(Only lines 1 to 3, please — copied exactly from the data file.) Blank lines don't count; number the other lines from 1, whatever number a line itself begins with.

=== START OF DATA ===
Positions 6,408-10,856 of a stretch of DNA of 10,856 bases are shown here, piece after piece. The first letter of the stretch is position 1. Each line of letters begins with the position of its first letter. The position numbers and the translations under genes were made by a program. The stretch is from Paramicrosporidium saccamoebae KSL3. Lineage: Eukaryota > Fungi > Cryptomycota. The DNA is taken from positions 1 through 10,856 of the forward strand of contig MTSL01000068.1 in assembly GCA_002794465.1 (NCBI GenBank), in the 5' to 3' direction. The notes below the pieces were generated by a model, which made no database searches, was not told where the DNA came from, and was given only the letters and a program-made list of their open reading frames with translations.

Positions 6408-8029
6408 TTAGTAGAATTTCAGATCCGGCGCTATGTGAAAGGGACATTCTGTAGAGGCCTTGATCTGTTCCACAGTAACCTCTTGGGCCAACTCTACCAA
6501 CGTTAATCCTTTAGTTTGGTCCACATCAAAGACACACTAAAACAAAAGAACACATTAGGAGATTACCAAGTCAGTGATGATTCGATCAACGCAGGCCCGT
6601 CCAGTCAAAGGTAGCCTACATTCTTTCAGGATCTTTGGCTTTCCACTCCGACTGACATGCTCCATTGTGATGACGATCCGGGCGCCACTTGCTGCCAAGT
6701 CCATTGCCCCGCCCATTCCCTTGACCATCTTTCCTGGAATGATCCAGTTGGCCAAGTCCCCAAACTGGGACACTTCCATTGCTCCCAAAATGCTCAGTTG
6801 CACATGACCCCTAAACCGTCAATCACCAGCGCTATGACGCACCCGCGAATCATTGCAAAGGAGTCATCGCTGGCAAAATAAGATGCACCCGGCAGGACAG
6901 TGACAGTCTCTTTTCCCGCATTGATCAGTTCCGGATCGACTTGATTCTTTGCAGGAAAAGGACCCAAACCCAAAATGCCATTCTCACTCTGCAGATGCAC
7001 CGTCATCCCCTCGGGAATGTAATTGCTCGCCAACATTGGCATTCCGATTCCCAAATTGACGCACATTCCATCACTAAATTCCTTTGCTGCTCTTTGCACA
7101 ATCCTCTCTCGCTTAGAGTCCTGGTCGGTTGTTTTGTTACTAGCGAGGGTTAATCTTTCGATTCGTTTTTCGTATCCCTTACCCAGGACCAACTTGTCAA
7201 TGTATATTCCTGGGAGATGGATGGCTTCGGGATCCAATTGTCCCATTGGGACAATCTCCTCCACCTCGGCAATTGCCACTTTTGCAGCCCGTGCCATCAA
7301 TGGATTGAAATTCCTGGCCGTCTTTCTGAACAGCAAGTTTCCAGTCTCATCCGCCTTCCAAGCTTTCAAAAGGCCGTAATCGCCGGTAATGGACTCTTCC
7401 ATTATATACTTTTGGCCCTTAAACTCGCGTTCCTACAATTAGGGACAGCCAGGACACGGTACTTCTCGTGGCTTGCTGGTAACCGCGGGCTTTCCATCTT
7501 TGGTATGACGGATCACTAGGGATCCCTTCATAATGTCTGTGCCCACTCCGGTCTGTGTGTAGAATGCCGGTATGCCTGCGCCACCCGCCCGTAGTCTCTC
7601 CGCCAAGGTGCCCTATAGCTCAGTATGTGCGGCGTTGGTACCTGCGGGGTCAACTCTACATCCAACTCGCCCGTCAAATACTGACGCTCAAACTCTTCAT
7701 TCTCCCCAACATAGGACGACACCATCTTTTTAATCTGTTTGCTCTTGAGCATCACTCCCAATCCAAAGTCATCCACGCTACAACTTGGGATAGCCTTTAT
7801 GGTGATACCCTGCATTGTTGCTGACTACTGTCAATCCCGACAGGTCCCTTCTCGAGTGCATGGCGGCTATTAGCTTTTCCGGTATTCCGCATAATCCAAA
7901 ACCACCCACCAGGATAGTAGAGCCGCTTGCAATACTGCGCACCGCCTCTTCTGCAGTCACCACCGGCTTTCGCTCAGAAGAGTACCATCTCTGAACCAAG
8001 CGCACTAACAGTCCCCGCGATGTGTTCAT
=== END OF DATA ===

Positions 6,408-10,856 of a stretch of DNA of 10,856 bases are shown here, piece after piece. The first letter of the stretch is position 1. Each line of letters begins with the position of its first letter. The position numbers and the translations under genes were made by a program. The stretch is from Paramicrosporidium saccamoebae KSL3. Lineage: Eukaryota > Fungi > Cryptomycota. The DNA is taken from positions 1 through 10,856 of the forward strand of contig MTSL01000068.1 in assembly GCA_002794465.1 (NCBI GenBank), in the 5' to 3' direction. The notes below the pieces were generated by a model, which made no database searches, was not told where the DNA came from, and was given only the letters and a program-made list of their open reading frames with translations.

Positions 6408-8029
6408 TTAGTAGAATTTCAGATCCGGCGCTATGTGAAAGGGACATTCTGTAGAGGCCTTGATCTGTTCCACAGTAACCTCTTGGGCCAACTCTACCAA